Yes, there’s a difference between what my body can do and what I want to be able to do. Illness makes limits. Yes, I get tired, pain is annoying. When I was in the states recently working as an activist, on my last night at that crip gathering, I was so exhausted that I fell asleep. I tell you, once I fall asleep, I’m gone. It meant I slept through my last night with all of these wonderful people I had met. We were going to sit around the campfire together and we were going to talk and I was going to be in the midst of all that for one last night, and I missed it! I fucking slept through it! Yeah, there are times I’m frustrated, but I do’t want to complain too much about this casing, this body. I’m pretty grateful for all it has carried me through, it’s kept on going through some pretty rough times. It’s a good casing really, it does a lot of the stuff that it’s supposed to do.

Going out on the BDSM scene for the first time I was nervous. I remember the first time I ever went into a play space – of course hardly any of them are accessible, but I found one. The minute I entered that space, a male sub fell to his knees in front of me and asked if he could kiss my toes. I thought ‘Well, Hello!’. I was wearing an amazing pair of silver stiletto platform shoes but I also wondered if he was just a ‘Devotee’. You know, those people who exist on the crip scene, who treat us like a fetish – a chaser – and I didn’t want that. But it seemed like he was for real, and I’m up for that. I like meeting new people. Like I said there are hardly any spaces which are accessible, so I don’t go out much. There is one particular venue I like where they have a huge Roisey rack where you can position the person you are playing with laid out horizontally, and then get up on the rig yourself; there are all sorts of ropes and supports you can hold onto. People say to me ‘You’ve got a really interesting play style’, but that’s just how I can do it, otherwise I wouldn’t be able to remain standing!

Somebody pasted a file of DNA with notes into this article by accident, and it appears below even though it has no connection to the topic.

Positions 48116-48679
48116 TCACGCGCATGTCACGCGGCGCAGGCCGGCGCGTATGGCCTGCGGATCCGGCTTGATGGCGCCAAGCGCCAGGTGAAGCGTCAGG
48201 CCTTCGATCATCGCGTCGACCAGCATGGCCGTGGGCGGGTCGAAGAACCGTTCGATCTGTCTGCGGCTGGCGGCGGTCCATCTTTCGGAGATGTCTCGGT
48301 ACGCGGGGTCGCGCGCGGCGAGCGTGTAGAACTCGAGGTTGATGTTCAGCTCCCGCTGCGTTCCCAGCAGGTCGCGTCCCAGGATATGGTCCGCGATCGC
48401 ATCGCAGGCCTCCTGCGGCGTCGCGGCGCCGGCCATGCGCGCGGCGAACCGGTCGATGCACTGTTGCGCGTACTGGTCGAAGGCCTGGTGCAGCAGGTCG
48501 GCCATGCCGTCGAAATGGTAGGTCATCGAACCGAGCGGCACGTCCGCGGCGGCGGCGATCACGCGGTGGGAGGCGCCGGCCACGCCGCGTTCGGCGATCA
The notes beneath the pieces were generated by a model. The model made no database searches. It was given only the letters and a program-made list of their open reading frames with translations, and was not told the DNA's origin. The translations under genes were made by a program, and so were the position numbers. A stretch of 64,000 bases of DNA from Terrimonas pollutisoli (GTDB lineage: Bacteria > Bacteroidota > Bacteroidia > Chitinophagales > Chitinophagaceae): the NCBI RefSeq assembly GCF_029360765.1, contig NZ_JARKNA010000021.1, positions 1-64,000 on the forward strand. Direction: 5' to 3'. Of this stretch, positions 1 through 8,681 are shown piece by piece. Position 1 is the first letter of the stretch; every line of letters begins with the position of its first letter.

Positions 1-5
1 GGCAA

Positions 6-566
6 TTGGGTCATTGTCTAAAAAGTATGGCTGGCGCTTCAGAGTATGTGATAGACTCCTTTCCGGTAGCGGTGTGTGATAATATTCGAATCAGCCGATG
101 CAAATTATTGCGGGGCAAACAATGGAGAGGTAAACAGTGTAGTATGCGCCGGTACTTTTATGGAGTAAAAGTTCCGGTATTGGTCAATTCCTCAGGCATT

Activism is everything to me. That’s how I describe myself, I’m an activist, that’s what I do. I don’t see myself so much as an entertainer or a performer – sure that’s how I do a lot of the activism, but that’s just the delivery method. ‘Not Dead Yet’, that’s been a really huge part of my campaigning and DAN: the Disability Action Network, especially fighting against this Assisted Dying bill in Parliament. For fuck’s sake, we don’t want assisted dying, we want assisted living! I’m out there on the streets; as long as they can wheel me out there, I will be there. The chair can be useful in a street protest, I can maneuver myself between more able bodies and the cops. So I make sure to use that technique when I can – the chair is a good pretty good barricade.

When my daughter was born, she was really ill. The doctors assumed the problem was developmental. They didn’t even do any tests to see if it was an infection. They just left her. She was very small, but that wasn’t a problem; even if it was developmental, what the fuck? I had such a shit fight to get pregnant, trying to get my body to do that was difficult. The main thing I wanted at the end of my pregnancy was for my baby to be alive. I really wanted my baby to live. When the Doctors thought they knew what was wrong with her, they acted all sad, like she was already dead.

That’s when I began to wake up as an activist, to realise that it’s really difficult for disabled people to come into this world and survive. Even if you manage to get here alive, there’s no place for us, we are not even supposed to survive. At the hospital, talking in their hushed tones, with their sad faces, the hospital staff said they were giving me a room to myself, so my baby and I could be alone. ‘So you can have time together’. Bullshit, they didn’t care about me, they didn’t care about us; they just wanted us to be out of the way, so the other people with ‘normal’ babies weren’t being bothered. I was supposed to start grieving because she was being left to die, because it was probably better if she did.

With a little baby that small, if they have an infection it doesn’t take long before there can be lasting effects, but they weren’t doing anything. Her belly button was green! I asked the nurse ‘Is it supposed to be like that? Look, she is green’! Then they took notice. The nurse realised what was wrong, they gave my daughter medicine, and she is still here with us 20 years later. That was the beginning for me. Thank you my darling daughter for waking me up and showing me the way. That was how I became a disability rights activist, long before I got ill, long before anything happened to my body, because my daughter showed me how hard you have to fight to even be allowed to stay here.

Jet Moon in collaboration with Dennis Queen.